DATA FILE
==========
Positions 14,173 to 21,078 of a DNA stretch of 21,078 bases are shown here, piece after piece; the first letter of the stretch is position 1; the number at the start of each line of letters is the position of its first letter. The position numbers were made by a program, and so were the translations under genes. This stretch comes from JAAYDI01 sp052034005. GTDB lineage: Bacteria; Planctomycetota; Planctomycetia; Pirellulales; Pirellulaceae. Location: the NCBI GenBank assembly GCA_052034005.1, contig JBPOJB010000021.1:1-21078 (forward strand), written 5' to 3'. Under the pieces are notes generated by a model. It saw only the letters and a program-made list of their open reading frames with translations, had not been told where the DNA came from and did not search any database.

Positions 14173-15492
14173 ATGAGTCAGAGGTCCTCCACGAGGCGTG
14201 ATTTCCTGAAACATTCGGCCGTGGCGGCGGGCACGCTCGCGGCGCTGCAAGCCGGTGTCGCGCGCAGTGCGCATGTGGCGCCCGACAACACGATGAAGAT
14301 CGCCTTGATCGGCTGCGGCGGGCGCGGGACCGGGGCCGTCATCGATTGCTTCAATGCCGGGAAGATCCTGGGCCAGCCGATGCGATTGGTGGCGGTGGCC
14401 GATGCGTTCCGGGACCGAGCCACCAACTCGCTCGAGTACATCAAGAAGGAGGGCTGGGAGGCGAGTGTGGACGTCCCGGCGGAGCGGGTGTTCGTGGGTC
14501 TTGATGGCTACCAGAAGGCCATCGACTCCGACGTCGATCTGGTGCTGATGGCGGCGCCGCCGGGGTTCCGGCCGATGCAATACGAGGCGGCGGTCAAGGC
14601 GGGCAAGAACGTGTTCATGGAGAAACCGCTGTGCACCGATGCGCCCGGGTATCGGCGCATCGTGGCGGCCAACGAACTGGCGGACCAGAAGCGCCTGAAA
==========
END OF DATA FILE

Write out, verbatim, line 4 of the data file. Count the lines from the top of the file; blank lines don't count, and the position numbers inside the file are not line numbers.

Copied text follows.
14201 ATTTCCTGAAACATTCGGCCGTGGCGGCGGGCACGCTCGCGGCGCTGCAAGCCGGTGTCGCGCGCAGTGCGCATGTGGCGCCCGACAACACGATGAAGAT